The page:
In 1990, for example, the Education Department was forced to tinker with M.S.A.P. rules that were having unintended consequences.

Under the earlier rules, a magnet plan became ineligible for funding if minority enrollment increased at a school where it already exceeded 50 percent--even if the district average for minority enrollment was higher and other schools were 100 percent minority. Two schools lost their grants because of this rule, and districts were forced to change student-assignment policies. (See Education Week, Dec. 12, 1990.)

Real Desegregation?

Critics also note that some grants have gone to districts with very high percentages of minority students--and thus little chance of achieving significant integration.

Almost a quarter of the grants made under the M.S.A.P. have gone to districts that are at least three-quarters minority, Ms. Rossell said, and about 4 percent have gone to districts with minority enrollments of over 90 percent. Although such districts may have been worthy recipients of additional federal funds, she said, their desegregation efforts likely amounted to the reshuffling of a few white students.

She also estimated that more than 40 percent of the districts that have received grants have mandatory student-assignment plans. Thus, she said, comparable desegregation would have been achieved even if no magnets were used.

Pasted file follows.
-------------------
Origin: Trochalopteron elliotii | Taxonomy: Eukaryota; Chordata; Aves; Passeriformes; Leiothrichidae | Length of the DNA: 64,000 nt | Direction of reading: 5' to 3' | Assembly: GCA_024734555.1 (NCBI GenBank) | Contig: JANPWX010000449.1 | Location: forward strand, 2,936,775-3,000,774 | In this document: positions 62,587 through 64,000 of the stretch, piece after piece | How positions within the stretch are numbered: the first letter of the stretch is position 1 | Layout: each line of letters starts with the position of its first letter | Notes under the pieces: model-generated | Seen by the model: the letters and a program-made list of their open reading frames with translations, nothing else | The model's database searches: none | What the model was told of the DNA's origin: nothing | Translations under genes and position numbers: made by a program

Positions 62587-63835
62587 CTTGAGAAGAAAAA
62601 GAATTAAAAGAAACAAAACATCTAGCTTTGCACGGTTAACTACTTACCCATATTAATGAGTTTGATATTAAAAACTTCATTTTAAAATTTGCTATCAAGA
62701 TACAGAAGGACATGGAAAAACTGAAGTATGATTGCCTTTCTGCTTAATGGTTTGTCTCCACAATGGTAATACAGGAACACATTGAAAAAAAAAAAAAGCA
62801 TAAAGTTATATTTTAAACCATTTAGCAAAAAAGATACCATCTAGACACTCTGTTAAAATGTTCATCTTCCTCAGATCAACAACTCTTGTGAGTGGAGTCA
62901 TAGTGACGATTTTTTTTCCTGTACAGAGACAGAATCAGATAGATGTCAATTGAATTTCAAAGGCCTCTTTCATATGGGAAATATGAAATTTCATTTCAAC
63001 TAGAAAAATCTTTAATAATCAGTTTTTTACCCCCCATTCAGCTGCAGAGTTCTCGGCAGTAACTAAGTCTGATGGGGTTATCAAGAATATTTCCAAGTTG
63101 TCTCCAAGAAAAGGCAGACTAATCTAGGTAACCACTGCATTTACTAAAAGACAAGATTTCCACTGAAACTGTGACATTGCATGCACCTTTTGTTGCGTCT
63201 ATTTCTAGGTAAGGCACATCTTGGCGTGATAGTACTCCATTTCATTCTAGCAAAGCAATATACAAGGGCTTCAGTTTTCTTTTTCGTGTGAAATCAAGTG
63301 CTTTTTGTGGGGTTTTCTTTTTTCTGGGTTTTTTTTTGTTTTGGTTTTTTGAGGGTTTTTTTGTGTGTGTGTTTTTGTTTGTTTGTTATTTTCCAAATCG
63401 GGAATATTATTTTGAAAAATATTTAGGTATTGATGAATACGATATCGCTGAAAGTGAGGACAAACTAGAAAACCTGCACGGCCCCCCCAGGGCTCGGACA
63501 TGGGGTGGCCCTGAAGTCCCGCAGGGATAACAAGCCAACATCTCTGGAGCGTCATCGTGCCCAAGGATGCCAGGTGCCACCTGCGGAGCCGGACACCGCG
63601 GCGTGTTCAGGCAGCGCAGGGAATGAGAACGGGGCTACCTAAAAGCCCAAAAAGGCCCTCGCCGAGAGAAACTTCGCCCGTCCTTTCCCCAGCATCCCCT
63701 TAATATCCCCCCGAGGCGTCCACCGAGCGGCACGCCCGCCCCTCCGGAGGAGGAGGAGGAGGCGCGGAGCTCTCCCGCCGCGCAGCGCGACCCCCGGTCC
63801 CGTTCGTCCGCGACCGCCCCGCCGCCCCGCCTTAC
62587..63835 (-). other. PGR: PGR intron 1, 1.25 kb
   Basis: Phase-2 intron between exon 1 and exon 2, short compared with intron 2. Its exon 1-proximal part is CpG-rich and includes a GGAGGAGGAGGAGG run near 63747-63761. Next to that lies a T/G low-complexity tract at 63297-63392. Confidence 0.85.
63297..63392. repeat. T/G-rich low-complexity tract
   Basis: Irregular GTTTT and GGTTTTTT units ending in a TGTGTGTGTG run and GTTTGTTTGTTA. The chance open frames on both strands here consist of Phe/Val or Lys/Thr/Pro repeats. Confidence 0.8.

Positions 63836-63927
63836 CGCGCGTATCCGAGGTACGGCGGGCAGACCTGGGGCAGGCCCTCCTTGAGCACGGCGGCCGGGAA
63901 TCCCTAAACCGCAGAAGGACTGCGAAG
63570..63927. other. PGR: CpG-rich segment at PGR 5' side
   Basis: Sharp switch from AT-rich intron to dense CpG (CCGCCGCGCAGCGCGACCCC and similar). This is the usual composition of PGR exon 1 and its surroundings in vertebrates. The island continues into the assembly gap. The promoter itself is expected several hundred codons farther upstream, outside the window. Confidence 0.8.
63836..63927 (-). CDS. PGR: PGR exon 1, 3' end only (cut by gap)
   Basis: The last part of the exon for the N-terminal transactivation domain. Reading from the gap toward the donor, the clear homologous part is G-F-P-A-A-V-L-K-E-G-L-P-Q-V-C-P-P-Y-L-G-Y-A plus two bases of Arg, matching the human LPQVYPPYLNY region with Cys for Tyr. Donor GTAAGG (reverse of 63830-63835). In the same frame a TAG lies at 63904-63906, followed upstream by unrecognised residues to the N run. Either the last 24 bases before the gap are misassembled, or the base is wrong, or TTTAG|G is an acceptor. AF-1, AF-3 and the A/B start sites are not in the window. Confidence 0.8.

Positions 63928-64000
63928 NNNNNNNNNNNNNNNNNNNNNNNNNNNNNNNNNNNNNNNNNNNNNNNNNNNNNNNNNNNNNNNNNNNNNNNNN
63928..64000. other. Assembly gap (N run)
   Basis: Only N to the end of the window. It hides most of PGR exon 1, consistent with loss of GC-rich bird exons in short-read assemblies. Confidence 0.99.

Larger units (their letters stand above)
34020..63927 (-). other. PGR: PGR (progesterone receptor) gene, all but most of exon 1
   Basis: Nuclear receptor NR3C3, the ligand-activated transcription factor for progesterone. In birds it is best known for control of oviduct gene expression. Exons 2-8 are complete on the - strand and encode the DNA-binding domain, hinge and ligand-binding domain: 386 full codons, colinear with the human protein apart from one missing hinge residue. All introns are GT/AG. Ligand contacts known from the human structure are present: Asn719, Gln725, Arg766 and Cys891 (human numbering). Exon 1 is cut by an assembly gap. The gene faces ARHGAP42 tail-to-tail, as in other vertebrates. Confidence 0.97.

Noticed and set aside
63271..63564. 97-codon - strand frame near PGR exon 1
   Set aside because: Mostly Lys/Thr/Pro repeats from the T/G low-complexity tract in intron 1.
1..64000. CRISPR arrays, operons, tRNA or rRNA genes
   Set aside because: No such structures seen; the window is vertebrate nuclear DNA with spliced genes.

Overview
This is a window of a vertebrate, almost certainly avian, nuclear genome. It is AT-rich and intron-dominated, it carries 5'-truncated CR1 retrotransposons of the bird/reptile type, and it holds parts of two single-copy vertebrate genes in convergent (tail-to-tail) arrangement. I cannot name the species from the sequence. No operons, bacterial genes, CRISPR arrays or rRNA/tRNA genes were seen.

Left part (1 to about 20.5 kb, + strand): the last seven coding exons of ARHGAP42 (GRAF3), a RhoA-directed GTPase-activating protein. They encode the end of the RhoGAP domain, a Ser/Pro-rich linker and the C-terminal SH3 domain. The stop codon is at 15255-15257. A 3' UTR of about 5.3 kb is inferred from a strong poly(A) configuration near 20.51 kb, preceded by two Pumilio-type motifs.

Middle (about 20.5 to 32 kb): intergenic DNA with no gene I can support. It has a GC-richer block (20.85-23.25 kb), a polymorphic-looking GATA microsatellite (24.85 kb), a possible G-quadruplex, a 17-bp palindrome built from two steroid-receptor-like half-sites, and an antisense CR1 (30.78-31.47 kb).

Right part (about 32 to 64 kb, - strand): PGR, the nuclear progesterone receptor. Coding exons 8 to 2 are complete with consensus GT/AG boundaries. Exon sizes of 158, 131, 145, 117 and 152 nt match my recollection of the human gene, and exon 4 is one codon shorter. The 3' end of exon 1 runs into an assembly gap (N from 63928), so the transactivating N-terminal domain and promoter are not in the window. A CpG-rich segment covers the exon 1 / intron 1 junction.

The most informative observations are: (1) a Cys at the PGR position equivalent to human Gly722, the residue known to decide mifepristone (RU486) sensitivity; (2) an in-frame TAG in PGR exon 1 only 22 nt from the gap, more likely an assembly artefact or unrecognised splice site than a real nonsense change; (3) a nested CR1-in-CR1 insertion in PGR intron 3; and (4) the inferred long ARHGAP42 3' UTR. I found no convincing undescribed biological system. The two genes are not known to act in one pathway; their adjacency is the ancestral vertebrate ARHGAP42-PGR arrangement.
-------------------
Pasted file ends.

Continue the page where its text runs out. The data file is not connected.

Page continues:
Donald R. Waldrip, the executive director of a professional association called Magnet Schools of America, last week said he does not know of any federally funded magnet programs that failed to achieve at least some desegregation.

Indeed, the rules require districts to demonstrate at least a minor impact on racial balance to continue receiving funds.

However, Mr. Waldrip also observed that M.S.A.P. administrators, in awarding grants, appear to give the number of minority children in a district more weight than the applicant's perceived chances of reducing racial isolation.

Sylvia L. Wright, the chief of the Education Department's magnet-schools and desegregation branch, said last week that her office carefully examines grant applications to insure that the magnet plans will reduce racial isolation.